These poems are largely unparalleled in their beauty and ability to transform an image. Not only does Gould do wonderful work in selecting words well, but the images that are generated through them, and the abstractions, are astounding. This is fitting, too, because of the complexity of the over-arching concepts: a complicated concept is due a complicated writerly method to mirror it and to lend insight to the page. Constantly, I continue to return to Gould’s poem, “When I Was Naked,” which I feel performs such a thorough transformation of ideas through image:


I was the sturdy bowl of plums half-buried in snow
outside the artist’s studio. He paints the shades of purple
reflected in condensed water on my skin.

I was the snowy hill topped by a nun’s black habit,
a fall of dark hair descending to wintry shoulders,
an infinite stretch of icy skin.

My body was a mystery. The anatomist
touched his scalpel to the edge of my jaw,
opened his sketchpad and drew back my skin.

The courtesan in Osaka tried something new, trimmed away leaves,
stem, floated me—denuded lily—in a stone bowl full of milk.
A day later, the bowl was scattered petals on a blue-white skin.

A vine is a humble creeping thing, but clustered in boastful fruit.
We called to the artist, “I am emerald! I am amethyst!”
until some wild animal left us naked, eating only our skin.

In a cemetery, a mole tunneled back and forth between the graves,
extended blind fingers, knew before any scientist,
the last to go is hair. The first is skin.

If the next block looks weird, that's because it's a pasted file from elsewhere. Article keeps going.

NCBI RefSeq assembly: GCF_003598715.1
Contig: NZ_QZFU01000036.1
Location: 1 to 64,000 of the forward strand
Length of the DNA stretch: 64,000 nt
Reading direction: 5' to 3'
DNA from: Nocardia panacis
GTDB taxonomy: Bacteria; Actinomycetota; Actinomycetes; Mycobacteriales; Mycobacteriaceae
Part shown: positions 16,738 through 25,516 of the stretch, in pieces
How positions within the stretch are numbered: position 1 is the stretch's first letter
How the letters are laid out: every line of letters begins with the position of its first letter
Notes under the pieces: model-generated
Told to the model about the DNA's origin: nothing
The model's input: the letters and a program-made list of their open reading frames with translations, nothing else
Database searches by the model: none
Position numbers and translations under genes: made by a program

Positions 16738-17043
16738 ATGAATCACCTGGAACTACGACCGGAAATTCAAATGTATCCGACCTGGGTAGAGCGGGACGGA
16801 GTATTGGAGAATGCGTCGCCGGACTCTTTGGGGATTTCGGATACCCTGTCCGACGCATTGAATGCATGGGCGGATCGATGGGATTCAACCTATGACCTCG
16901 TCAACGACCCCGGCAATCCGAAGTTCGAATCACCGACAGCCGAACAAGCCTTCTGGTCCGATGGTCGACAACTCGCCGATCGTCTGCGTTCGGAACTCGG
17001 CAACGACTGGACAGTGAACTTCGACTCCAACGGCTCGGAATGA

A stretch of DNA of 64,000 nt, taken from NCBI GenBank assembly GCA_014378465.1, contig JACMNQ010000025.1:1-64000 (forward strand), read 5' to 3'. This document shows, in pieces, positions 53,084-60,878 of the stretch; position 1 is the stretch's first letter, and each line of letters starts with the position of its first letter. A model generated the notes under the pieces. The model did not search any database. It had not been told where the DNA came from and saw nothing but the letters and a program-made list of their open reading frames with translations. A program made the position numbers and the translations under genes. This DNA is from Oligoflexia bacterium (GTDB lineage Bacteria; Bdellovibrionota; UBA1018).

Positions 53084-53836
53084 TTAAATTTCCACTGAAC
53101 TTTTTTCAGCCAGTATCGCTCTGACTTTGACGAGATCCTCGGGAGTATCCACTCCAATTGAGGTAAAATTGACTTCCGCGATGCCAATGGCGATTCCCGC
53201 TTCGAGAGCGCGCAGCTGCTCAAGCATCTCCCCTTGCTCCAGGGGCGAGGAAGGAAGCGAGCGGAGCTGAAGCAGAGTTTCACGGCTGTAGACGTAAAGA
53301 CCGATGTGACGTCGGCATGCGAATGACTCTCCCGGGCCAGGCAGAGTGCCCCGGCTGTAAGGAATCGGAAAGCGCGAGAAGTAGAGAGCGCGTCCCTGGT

This poem has continued to be one of my favorites of Gould’s, first for the first, third and fourth stanzas, but also for the transformation of the narrator’s physicality, as well as the transformation of skin, as separate entities. While we see the narrator transform through abstractions, which might suggest physical maturation, and the length, vulnerability and mortality of our skin, which reminds me not only of the entirety of our mortality, but the constantly looming possibility of a life ending and grief repeating.

As if this transformation of images and ideas were not enough—throughout many poems in the collection, mind you—there is also the integration of elements of the tradition, as well as religion or the sublime. While we may view the poems that are imitating traditional forms, or traditional language, as ghost-forms or “influence poems,” these elements invite traditionalist language in a way that invites thoughts of immortality on the page—and a continued conversation between published writers. By employing a particular form—even only a ghost-form, or certain sentiments of a form—it calls back to those writers who regularly employed these forms, and often employed them well. This speaks, too, to the presence of religion or the sublime in a poem, the constant reaching out to the supernatural or immortal, which may take us back to those poets who performed this same search, such as Keats. So as a sort of meta-commentary, then, in a series of poems that are already focusing on grief as a process, we may not only reach the point of celebrating those we’ve lost, but we may also celebrate previous writers by employing their forms or engaging with similar topics.